We must work with both the police and the community to foster safer neighborhoods. We will increase communication between police and residents while bolstering support for families that have been traumatized by violence. No one – whatever their race, ethnicity, immigration status, religion, gender identity, or sexual orientation–should fear participating in public life. Boston will protect those who are trying to make a better life for themselves and their families.


We will:

Based on data-driven, evidence-based practices develop a comprehensive plan to address youth violence in our communities. We will identify the small number of youth committing violence in our communities and engage them using neighborhood change agents to assist in creating life and personal goals. We will implement best practices such as the “Richmond model” (Richmond, CA) to achieve long-term success.

Increase the number of Boston Police (BPD) officers without increasing the number of policing hours. Currently, BPD relies too heavily on police overtime. We will use the overtime budget to hire more officers – especially officers that reflect the diversity of Boston.  We will actively work to recruit more officers of color and women of all races.

Redeploy Safe Street Teams especially in high crime hot spot areas. The Safe Street Teams will focus on neighborhood collaboration and social issues, implementing a true community policing model.

Implement the Police Body Camera Program. Research indicates camera use can reduce use of force and civilian complaints.

Create an Independent Civilian Review Board for BPD. A diverse, independent community board will provide increased transparency and accountability without interfering with the police’s ability to do their important work.

Increase the number of substance use disorder treatment beds and implement a Law Enforcement Assisted Diversion Program (LEAP) to address the current opioid and overdose crisis. We will work with the Commonwealth of Massachusetts along with partner providers to reopen the Long Island Campus. We will also establish a central online service to remove gaps in care and barriers to access by providing real-time data on available treatment and recovery resources as well as harm reduction services such as syringe exchange locations, safe sharps disposal locations, and places to access naloxone.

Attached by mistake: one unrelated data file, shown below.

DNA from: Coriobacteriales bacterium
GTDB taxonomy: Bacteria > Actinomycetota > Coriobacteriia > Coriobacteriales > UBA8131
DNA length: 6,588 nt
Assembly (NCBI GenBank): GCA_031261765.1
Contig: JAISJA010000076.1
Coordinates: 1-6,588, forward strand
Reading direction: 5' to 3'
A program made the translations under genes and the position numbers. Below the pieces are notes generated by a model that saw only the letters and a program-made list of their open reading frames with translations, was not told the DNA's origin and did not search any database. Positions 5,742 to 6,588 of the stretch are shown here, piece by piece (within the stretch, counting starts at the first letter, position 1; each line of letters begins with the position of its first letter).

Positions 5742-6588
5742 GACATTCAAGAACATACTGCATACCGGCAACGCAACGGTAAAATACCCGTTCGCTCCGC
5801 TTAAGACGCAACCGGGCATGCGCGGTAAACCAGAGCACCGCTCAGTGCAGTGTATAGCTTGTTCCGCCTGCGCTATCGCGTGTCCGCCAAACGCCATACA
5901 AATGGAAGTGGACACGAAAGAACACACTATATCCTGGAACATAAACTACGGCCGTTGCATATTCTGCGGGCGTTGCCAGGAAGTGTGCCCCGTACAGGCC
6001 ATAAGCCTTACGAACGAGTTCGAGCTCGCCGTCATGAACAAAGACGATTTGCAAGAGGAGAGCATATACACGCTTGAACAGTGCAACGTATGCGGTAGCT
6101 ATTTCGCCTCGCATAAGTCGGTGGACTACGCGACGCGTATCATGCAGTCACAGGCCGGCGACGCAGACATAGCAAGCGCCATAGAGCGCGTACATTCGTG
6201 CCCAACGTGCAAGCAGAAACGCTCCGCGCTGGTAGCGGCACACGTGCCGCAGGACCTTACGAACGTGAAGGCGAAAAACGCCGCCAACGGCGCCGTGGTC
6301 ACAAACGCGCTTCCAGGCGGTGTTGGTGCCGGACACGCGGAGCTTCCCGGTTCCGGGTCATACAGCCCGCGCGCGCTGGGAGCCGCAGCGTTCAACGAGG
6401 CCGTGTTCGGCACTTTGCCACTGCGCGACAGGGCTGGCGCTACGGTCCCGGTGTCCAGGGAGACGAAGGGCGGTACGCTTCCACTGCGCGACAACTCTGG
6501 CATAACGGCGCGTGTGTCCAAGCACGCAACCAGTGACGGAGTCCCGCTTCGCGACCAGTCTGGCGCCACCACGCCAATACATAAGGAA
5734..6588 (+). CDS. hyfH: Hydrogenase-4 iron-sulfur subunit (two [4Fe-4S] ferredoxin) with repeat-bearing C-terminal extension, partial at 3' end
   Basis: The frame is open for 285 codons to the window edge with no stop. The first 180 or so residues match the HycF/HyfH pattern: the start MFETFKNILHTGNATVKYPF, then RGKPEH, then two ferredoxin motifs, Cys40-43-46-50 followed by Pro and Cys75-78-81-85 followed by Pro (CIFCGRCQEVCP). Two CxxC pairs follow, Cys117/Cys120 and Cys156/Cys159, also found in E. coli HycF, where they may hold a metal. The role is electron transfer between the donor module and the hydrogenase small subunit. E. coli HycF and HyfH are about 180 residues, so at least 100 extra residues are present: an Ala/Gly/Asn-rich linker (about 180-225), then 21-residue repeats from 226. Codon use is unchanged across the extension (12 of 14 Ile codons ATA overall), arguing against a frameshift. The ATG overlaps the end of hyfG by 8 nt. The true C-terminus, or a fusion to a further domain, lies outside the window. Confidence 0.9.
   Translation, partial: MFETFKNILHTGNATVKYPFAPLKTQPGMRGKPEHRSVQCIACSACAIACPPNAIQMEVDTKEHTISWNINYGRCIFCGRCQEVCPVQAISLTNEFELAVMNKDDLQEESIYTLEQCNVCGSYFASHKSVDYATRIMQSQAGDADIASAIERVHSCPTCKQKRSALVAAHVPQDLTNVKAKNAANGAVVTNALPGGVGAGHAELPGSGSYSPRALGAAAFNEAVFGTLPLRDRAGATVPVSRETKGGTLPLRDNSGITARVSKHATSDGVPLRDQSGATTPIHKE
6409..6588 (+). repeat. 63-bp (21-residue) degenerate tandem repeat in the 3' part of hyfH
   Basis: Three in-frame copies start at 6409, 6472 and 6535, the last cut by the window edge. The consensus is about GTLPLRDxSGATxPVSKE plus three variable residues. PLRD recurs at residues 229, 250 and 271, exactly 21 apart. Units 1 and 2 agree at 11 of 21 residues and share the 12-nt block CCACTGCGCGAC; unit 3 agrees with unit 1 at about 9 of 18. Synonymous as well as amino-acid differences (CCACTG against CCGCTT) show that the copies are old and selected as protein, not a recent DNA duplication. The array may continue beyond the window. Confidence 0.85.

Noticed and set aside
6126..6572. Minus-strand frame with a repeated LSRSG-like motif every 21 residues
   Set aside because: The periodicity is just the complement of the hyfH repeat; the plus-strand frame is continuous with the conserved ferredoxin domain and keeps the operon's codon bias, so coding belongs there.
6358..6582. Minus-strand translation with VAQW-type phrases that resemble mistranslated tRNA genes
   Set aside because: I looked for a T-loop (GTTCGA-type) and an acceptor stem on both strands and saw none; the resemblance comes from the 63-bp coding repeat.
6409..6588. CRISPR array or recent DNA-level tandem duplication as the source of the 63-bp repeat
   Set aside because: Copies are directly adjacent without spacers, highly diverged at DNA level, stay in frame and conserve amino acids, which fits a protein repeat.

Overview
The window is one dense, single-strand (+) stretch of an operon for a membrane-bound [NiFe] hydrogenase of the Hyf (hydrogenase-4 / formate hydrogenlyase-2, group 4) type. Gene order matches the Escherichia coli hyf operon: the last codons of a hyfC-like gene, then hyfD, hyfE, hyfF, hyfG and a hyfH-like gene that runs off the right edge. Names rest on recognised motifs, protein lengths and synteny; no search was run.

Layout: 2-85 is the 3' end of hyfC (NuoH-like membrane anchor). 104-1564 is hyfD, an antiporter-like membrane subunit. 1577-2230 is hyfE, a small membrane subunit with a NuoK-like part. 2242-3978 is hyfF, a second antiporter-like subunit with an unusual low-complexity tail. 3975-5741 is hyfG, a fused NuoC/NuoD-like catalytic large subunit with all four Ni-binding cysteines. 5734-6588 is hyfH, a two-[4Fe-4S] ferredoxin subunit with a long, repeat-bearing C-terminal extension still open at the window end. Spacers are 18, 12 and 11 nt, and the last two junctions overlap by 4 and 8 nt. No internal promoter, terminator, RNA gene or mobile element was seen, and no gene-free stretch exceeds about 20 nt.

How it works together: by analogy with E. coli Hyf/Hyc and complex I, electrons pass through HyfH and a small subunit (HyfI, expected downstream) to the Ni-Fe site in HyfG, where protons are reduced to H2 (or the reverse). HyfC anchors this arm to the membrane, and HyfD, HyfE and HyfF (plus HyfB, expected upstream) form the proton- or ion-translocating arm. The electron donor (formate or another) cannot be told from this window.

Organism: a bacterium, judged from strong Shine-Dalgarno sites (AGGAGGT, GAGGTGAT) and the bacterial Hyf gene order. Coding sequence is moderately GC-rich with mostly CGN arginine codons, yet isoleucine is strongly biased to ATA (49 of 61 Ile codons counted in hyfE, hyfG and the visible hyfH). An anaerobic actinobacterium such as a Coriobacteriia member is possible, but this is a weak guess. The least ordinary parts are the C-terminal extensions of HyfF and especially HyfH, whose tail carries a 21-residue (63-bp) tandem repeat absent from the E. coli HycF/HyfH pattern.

Require needle pick-up training for janitors and school employees. It is a sad reality that needles have found their way into our school grounds and play areas. We will implement a sharps disposal training program for custodians and school employees to ensure that everyone responsible for maintaining these areas is properly trained to safely dispose of stray needles. Additionally, we will increase the number of public and semi-public sharps disposal kiosks to reduce the number of publicly discarded needles.

Create an Immigrant Legal Defense Fund and implement Sanctuary Schools protections. Building on legislation I introduced early this year, I would create an immigrant defense fund to keep families together and provide legal assistance, and implement protections guaranteeing Sanctuary Schools status for the Boston Public Schools. In addition, a newly established Ombudsperson at City Hall would provide advocacy for our immigrant residents, ensuring there are translation services at every hospital and community health center and investigating allegations of discrimination at city hospitals and health centers.